IT is not the silver bullet for mid-sized firm productivity

Recent research has showed that a better use of IT can help mid-sized firms become more productive but as Billy MacInnes argues so can some other things

So now I know. According to a story in MicroScope, medium sized businesses (MSBs) suffer from much lower productivity levels than larger enterprises, generating a pretty substantial £1,518 less per worker.

Firstly, let me say I'm very impressed the Centre for Economic Business Research (Cebr) has been able to arrive at such a precise figure for the productivity gap between larger enterprises and MSBs. I wouldn't have thought it was possible to do such a thing, at least not with such precision.

Those in favour of cloud computing and hosted solutions have been quick to suggest one way to reduce that productivity gap and allow medium sized firms to catch up with larger rivals in terms of ICT investment is to adopt more hosted services.

Art Landro, CEO at Cordys, which co-sponsored the research, said that medium businesses wanted to adapt enterprise applications but found it “tough to implement and support the required infrastructure and gain the same benefits as their larger competitors".

The cloud is seen as a flexible alternative that doesn't affect the capital expenditure budget as much as traditional ICT infrastructure.

But before we get too carried away, it's worth bearing in mind that the different levels of ICT investment between enterprises and medium sized companies is only one factor, something highlighted by Shehan Mohamed, senior economist at Cebr.

“In part, the productivity gap between large enterprises and MSBs is explained by stricter lending conditions, higher supply chain costs and fiercer competition for labour, all of which tend to hit mid-sized businesses harder than their larger counterparts," Mohamed noted. "However, part of the problem can also be explained by less agile and efficient business processes in MSBs which burden them with additional costs and time-intensive processes."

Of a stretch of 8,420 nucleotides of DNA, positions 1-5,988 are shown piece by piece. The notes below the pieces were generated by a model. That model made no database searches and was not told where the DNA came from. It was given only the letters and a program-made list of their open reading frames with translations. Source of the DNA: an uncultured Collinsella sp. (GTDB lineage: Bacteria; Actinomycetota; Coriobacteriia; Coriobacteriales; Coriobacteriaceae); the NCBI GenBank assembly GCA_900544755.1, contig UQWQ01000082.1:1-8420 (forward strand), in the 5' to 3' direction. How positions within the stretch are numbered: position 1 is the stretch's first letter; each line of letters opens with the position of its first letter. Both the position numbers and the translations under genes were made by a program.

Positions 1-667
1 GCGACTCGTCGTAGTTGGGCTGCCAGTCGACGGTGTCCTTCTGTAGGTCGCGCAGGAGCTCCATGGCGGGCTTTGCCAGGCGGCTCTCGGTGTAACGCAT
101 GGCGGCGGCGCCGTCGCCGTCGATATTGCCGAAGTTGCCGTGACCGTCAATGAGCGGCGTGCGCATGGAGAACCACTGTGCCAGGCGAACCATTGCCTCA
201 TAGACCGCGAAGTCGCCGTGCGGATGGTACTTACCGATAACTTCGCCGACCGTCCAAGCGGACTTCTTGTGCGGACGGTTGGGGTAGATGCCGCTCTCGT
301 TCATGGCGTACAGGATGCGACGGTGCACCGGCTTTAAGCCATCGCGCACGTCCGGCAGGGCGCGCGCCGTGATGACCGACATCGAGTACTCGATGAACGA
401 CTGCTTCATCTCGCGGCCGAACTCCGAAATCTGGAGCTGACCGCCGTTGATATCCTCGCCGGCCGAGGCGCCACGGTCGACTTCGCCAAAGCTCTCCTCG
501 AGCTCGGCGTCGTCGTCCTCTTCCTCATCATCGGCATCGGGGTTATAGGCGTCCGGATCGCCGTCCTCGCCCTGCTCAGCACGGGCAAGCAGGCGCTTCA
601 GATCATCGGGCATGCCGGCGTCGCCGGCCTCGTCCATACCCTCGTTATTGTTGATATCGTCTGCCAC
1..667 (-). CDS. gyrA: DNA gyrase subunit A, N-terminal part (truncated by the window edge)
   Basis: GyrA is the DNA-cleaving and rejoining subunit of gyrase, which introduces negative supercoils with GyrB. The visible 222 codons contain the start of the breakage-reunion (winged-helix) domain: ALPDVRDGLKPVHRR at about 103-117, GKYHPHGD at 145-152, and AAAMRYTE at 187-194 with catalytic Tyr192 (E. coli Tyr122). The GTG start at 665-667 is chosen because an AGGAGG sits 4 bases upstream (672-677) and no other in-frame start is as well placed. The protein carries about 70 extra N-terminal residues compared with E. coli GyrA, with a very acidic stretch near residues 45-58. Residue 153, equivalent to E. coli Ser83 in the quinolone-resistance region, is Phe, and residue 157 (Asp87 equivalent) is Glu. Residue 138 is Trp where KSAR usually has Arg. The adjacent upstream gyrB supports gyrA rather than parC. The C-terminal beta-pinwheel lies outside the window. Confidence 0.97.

I would hazard a guess that the part of the problem that can be explained by "less agile and efficient business processes" is probably worth quite a small chunk of that £1,518 per worker. Stricter lending conditions, higher supply chain costs and fiercer competition for labour probably have a much greater impact overall.

However, that said, one point in the favour of those championing the cloud and more hosting is that at least MSBs can do something about their IT, unlike their lending conditions or supply chain costs.

As Landro argues "solutions which previously would have come with off-putting upfront costs and slow deployment times are now available in the cloud, via ISVs and Service Providers in pre-packaged or custom solutions, underpinned by a Business Process Platform-as-a Service. This enables MSBs to take advantage of the benefits of a customised enterprise solution at a much lower cost. With this approach MSBs can combine cloud and on-premise systems in the same way that enterprises can".

While I'm not entirely convinced they can do this to the same level as enterprises, I'm sure they can potentially make their IT much better and more efficient. It's not going to be to the level of £1,518 per employee, but it'll be worth something. Best leave it to the Cebr to work that one out.

This was last published in July 2013

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